posted by Ghidorah at 4:10 AM on May 27, 2012 [1 favorite]


Piggybacking on Ghidorah's post to link to this PDF from the Immigration Bureau of Japan about the new system starting from July.
posted by Kevtaro at 4:53 AM on May 27, 2012


Thanks for the advice, guys! To clarify for the first poster:

1. I am in on an instructor visa.

2. That is open - I don't have any specific skills unfortunately, so something like IT is out (I know that is big for foreigners.) A job in which I could use my Japanese and learn about different industries is ideal.

3. Part time job is English teaching at a friend's Eikaiwa. I have already checked, and know I won't get a visa out of that route. I will have plenty of time to search in the meantime.

4. I will be in Tokyo.

If anyone else has anything to add, feel free. I'll be looking into that Chamber of Commerce thing for sure.
posted by Kamelot123 at 7:00 AM on May 27, 2012


1. Try to get out of teaching ASAP.

2. Get a job where you can acquire skills beyond Japanese, whatever you can get passionate about. Or at least not immediately bored.

3. Perhaps translation might be something for you. That way you can use your Japanese while acquiring additional skills. I consider JLPT 1-kyuu the bare minimum you need to be translating professionally (otherwise you'll be too slow), so you might consider getting a job as a translation checker first. There are tons of translation places in Tokyo that hire checkers/proofreaders. Another option might be patent law firms or similar places that do a lot of translation. The pay will probably be poor at first (but then again, probably not much worse than teaching), but at least you be able to build skills.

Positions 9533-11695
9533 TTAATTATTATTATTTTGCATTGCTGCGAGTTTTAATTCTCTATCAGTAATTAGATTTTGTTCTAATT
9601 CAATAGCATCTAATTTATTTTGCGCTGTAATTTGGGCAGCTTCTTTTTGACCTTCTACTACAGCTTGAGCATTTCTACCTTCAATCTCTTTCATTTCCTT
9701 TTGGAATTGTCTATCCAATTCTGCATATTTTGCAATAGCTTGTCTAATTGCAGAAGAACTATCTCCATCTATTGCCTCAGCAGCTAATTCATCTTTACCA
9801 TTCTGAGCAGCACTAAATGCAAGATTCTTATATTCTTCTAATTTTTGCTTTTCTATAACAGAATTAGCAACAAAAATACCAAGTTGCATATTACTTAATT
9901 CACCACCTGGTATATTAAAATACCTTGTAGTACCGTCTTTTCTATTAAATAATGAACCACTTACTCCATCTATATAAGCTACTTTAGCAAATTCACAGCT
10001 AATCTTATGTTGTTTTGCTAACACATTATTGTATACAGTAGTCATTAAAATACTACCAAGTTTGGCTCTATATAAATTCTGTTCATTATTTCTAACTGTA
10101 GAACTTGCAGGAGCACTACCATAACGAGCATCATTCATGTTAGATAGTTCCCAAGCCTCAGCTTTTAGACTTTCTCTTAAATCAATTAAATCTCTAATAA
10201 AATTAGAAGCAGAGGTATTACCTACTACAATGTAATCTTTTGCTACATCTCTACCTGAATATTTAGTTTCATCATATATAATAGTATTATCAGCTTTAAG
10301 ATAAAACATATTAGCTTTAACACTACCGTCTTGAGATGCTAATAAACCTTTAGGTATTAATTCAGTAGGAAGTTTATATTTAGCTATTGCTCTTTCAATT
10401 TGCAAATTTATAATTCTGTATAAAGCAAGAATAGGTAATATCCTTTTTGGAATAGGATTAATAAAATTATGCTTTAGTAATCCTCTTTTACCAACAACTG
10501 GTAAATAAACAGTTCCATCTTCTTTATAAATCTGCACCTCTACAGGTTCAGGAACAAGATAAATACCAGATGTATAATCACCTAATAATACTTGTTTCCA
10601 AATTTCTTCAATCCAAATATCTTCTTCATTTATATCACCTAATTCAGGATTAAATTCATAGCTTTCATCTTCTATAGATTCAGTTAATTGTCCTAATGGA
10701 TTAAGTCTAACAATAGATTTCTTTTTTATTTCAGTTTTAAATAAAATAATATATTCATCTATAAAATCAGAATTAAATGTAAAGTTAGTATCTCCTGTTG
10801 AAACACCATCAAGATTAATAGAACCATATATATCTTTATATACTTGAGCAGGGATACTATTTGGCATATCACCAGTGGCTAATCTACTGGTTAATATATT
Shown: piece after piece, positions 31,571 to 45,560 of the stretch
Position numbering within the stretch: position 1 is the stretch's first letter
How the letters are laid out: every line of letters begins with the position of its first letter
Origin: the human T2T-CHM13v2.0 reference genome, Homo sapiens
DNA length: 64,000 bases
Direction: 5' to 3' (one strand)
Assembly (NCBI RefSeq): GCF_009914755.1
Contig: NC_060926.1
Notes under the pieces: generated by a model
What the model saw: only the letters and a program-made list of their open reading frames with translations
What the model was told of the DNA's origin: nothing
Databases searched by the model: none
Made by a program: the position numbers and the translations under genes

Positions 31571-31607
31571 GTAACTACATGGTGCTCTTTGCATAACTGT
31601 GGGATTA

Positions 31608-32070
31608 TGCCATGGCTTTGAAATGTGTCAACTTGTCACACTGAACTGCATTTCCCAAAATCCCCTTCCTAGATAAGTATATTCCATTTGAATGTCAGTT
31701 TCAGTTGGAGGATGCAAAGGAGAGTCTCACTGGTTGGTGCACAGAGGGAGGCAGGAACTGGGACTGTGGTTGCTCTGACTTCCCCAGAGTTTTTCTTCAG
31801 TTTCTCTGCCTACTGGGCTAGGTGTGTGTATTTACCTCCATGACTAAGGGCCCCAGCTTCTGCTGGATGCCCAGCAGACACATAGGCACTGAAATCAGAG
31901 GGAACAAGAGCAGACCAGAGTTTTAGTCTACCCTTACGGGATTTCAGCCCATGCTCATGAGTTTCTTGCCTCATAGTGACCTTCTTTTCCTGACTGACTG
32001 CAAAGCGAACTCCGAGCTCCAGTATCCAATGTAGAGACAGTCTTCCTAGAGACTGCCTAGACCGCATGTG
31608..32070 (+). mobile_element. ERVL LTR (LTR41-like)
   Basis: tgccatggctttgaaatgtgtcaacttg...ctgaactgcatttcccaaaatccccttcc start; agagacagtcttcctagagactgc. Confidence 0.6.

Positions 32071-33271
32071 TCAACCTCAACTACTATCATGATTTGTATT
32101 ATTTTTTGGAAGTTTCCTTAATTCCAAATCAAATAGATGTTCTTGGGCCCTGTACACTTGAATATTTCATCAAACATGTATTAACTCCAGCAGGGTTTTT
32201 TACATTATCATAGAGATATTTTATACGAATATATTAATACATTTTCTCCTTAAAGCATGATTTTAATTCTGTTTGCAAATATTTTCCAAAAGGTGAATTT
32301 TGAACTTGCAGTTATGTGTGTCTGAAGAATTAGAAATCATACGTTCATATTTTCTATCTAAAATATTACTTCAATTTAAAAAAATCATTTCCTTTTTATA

4. Once you've decided on a career path, try to meet as many people as you can from that industry.

5. Did I mention that you need to get out of teaching? Now?
posted by sour cream at 3:22 PM on May 27, 2012


Thanks for the advice, all. I will most likely be taking a half year teaching gig (3-days, part-time) which apparently is able to sponsor my visa. I'll be looking for a way out of English-teaching in the meantime. I have a few more job conferences coming up, but time is running out so I am running out of options.

If anyone has any leads, please feel free to let me know!
posted by Kamelot123 at 8:31 PM on July 4, 2012